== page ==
Veteran actor Chief Lere Paimo (MFR) is one of the country’s theatre practitioners. Eda onile Ola, as he’s fondly called, has been acting for 55 years. Chief Lere Paimo, clocked 75 on Thursday, September 18, 2014. In an interview with ENCOMIUM Weekly, he recounts how God helped him to attain 75 and what he feels about the present generation of actors.
I feel great and I must thank my Creator, for the gift of life, good health and the modest achievements that have come my way. I feel happy, I give Him the glory for preserving me till today.
What has clocking 75 changed in your life?
It has changed so many things for better. I have learnt from other elders how to live, behave, and relate with people. Life has encouraged me to be closer to my Creator, the Great Almighty.
What are the things you can no longer do at 75?
I can no longer do so many things because age has really caught up with me. I’m a professional dancer, I can no longer dance very well like I used to 20 years ago. In my younger days, I used to run to my school and now I can no longer do that. I like going out either on a visit to friends, or to functions but now I can no longer do such. Instead, I would be at home with my family.
What do you think has been working for you all these while?
It has been God. I’m grateful to God for everything, it’s not by my power nor might but by the mercy and grace of Almighty Father, the author and the finisher of my faith. He has been my pillar all the years. I give Him the glory.
Just of recent you celebrated 55 on stage and you are still very relevant in the industry what is the secret?
The secret is dedication and handwork. I’m so committed to doing things right as an actor and very passionate about the industry. I believe in the best and so always go for the best. I read scripts given to me very well and if not satisfactory by me, I drop it.
Some people think it is arrogance but it is all about principle and professionalism. I was fascinated and inspired by the outstanding performance of stage and screen legends like Oyin Adejobi, Duro Ladipo. May their souls continue to rest in the bossom of the Lord.
My happiest moment was when I travelled overseas with my boss and when I was given a national award, Member Federal Republic of Nigeria by former president, Chief Aremu Okikiola Obasanjo in 2005. We were three selected from Oyo State – a Professor, a Doctor and I.
What about your saddest moment?
My saddest moment was when my manager died in a motor accident. His death really pained me because I loved him so much.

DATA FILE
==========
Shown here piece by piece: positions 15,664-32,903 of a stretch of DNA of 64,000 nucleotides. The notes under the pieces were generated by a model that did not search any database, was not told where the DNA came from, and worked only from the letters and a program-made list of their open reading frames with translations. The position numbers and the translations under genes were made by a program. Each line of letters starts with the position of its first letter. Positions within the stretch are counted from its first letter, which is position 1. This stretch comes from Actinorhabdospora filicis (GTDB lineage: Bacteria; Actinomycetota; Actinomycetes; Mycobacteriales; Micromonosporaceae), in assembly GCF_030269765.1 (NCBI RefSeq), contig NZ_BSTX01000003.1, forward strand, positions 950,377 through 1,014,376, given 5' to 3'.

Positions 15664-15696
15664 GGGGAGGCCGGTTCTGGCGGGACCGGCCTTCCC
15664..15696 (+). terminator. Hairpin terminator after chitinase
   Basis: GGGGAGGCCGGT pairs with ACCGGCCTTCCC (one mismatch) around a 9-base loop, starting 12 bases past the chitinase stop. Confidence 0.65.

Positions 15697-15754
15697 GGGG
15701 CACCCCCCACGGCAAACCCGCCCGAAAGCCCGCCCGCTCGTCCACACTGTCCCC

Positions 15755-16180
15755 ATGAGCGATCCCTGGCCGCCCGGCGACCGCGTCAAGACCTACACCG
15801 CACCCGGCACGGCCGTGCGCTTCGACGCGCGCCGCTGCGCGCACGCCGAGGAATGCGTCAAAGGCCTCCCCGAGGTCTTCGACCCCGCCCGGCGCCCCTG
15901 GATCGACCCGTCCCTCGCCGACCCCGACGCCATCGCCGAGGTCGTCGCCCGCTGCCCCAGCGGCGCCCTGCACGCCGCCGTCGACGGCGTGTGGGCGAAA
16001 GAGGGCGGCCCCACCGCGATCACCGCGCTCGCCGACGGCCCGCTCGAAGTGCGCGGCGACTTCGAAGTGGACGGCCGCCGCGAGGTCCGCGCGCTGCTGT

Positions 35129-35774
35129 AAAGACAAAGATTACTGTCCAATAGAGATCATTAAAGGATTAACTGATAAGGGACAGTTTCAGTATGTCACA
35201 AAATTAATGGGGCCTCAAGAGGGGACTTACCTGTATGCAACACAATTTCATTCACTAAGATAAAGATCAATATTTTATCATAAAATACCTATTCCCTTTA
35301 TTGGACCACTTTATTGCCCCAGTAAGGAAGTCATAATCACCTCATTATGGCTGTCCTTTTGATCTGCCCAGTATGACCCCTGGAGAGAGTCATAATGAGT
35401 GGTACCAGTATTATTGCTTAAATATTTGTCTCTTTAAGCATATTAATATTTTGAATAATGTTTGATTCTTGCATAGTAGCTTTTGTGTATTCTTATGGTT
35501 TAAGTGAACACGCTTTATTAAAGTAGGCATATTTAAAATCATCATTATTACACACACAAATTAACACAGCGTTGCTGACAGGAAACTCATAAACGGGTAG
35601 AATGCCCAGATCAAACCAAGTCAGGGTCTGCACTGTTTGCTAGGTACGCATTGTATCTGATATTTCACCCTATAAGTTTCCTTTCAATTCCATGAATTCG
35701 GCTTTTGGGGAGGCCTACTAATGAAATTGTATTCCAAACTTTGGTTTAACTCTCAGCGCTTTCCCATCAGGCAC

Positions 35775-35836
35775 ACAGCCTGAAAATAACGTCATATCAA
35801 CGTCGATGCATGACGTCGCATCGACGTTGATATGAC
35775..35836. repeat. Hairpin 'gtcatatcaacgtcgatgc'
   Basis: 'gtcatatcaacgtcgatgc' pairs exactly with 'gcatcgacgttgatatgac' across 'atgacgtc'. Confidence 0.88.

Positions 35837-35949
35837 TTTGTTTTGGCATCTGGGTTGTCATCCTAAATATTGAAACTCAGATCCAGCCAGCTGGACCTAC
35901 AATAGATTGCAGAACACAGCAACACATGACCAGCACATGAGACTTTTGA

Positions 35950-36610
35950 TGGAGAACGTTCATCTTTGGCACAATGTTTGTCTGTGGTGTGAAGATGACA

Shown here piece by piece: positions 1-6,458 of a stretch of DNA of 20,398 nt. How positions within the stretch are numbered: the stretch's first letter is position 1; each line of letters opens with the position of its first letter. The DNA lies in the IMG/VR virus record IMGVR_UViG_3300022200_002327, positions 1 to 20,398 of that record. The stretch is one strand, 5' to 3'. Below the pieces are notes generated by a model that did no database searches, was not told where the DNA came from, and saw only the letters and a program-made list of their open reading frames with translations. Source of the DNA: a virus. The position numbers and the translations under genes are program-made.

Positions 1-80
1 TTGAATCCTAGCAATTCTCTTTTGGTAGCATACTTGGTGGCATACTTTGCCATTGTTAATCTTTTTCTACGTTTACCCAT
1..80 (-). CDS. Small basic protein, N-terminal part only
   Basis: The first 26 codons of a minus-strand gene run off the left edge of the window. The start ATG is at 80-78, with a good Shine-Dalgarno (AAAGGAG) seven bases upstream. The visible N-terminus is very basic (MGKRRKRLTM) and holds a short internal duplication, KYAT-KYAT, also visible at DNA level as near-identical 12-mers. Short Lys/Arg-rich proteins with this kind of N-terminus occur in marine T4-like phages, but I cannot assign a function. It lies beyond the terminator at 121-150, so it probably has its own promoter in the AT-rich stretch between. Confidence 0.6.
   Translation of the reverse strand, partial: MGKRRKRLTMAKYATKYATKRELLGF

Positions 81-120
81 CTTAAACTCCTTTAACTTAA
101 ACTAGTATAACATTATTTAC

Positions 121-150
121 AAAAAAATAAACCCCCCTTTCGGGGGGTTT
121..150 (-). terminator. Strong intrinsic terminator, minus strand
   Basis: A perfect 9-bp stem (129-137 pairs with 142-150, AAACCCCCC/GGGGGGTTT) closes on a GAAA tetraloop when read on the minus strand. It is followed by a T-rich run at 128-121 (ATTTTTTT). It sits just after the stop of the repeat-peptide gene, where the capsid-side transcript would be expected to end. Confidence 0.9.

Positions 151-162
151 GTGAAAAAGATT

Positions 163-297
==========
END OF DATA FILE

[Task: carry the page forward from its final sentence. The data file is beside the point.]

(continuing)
Can you tell us some of your experiences as an actor?
Yes, I have been in this industry for over 55 years and I don’t have any regret whatsoever. God has blessed me richly beyond my imagination as an actor and I’m never ashamed to count my blessings and name them one by one. I was given an honorary award during President Olusegun Obasanjo’s regime. People love me because I’m an actor who doesn’t take things or people for granted.
No matter how man lives, death must beckon one day. What would you like to be remembered for?
I want people to remember me for my good works. By the grace of God, I want to build a place where I will be teaching people this work.I will employ professionals who will be teaching interested candidates along with me, because I want to impact people with acting skills. We may not be able to do much in acting, we may not have that, but this is related to my job.
Of all the movies you have featured in, which ones are particularly challenging?
First, I cherish my own film, Ogbori Elemoso. It’s a story of how Ogbomosho was founded and it is the only film that has won the evergreen award. It was shot in 1990 as an epic film. I have done so many films but I can say that the Ogbori Elemoso is the most challenging, may be because it belongs to me and being an epic film, a lot of efforts and task were put into it.
A lot of people are of the opinion that you are deeply rooted in traditional religion, some say you must belong to a cult. What can you say about this?
I don’t belong to any cult, I am not a herbalist. A lot of times people think I am a babalawo but honestly, I am neither a herbalist nor fetish in any way. I am a Christian, my church is CAC Agbala Itura. There is a difference between one’s profession and religion. I can play the role of a king, a thief, a babalawo or any role.